At its meeting Monday night, the Zoning Advisory Committee continued its discussion on solar zoning and how it could formulate wording to limit developments in residential areas.
The discussion centered around language and specific requirements the committee might suggest be adopted as part of a commercial ground-mounted solar bylaw.
Among the items discussed was setbacks. The current bylaw calls for a 60-foot setback. Committee member Ted Barker-Hook noted that 60 feet is the width of 6 1/2 standard parking spaces, or the distance from the pitcher’s mound to home plate on a baseball field. Making the distance substantially farther often won’t make a major difference. Case in point: the solar array on Lumber Street, which is clearly visible from many homes on Alexander Road even though it is, Barker-Hook said, more than 300 feet from the nearest back door.
The problem with that array — an example oft cited as something the town wants to avoid letting happen again — is the topography. Committee chair Mary Larson-Marlowe explained that the land slopes downward from Alexander Road, then rises up to where the solar array is, which makes the setback and screening there almost useless.
“I don’t think the setback’s going to help us,” committee member Ria McNamara commented, adding: “That structure off Alexander is abominable. Who buys a residential house in a residential neighborhood expecting that to be plunked down behind them? Nobody. It’s unfortunate. We got caught unawares. We just need to fix it.”
McNamara suggested focusing on limiting the size of an array, primarily to make it less profitable.
“If it’s not economically feasible today it’s not going to happen,” she said. “The developers are not going to show up. We’re looking at another town here that says 1.5 acres [maximum size]. That’s what makes sense. Because that really literally reduces the ability to do a solar farm here again.”
McNamara said another advantage to capping the size is it’s a simpler plan, and one that would be an easier sell to voters who must approve any bylaw changes at Town Meeting.
“If we limit the amount of land for these things then we don’t see the thing happening,” she said. “That’s a fact. It’s financially unfeasible. And I think that that’s an easier, faster way of reducing the number of solar farms coming here than trying to go through screening and coverage and all these other things that we were talking about. Because yeah, the average person going to Town Meeting falls asleep. They don’t get these things. It’s not like this is part of their everyday vernacular. So I’m just saying if we were to pick something, that’s probably the easiest thing to pick, and explaining it as to why it’s not economically feasible. … I’m all for screening and I’m all for coverage, but that’s not going to work at Town Meeting.”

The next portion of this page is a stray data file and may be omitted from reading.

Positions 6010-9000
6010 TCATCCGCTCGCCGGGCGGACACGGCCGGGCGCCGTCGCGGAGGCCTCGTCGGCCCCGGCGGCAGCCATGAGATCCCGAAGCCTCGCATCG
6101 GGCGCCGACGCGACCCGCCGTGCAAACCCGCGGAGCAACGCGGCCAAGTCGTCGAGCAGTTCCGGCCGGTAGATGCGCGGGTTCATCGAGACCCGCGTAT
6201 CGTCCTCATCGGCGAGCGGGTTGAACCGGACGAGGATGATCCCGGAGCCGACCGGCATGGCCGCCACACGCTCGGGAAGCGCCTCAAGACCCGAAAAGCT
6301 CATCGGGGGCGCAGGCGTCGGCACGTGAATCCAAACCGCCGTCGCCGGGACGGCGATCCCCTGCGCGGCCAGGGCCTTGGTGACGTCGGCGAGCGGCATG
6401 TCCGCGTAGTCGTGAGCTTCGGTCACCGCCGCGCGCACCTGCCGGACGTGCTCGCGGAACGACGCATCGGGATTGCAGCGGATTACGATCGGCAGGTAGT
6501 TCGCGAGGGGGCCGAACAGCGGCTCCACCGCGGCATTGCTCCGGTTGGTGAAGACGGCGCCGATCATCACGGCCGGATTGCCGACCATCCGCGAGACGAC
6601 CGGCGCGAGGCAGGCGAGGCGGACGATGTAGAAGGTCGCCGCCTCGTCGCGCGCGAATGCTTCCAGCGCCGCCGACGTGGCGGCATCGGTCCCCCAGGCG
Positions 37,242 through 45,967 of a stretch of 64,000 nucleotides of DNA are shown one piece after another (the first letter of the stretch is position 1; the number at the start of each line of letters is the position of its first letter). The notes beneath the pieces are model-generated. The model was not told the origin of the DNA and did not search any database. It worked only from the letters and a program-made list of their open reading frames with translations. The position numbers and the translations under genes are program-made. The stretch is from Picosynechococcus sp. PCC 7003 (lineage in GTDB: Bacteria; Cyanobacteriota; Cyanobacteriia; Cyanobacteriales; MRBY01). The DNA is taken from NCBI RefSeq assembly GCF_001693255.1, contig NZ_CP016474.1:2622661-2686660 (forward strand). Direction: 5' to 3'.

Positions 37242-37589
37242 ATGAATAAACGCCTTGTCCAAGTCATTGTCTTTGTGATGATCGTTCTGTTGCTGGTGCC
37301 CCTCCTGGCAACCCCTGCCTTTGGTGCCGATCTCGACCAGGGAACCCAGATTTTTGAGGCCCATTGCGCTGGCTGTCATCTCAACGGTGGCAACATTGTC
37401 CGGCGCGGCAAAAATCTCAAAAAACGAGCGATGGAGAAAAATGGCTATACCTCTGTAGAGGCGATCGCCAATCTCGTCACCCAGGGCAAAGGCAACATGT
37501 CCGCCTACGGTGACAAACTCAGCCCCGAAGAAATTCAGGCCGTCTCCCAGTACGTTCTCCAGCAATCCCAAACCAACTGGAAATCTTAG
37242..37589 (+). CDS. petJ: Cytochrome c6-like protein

Committee member John Coutinho said any changes must be clear, specific and defensible, to minimize the risk of the town being sued.
“We have to be careful about saying what we want people to do with their land,” he said, noting the town has limitations regarding private property. Added Coutinho: “We have to be careful with the subjectivity. It just leaves too much open and it leaves us way open for lawsuits. To Ria’s point, if you want to do something, you’ve got to put it in writing, what the numbers are.”
The discussion will be continued at a future ZAC meeting. Larson-Marlowe encouraged members to take some time and come up with items to focus on going forward.
“Write down what you think is important that the Planning Board will have in front of them as the bylaw to hold developers to,” she said.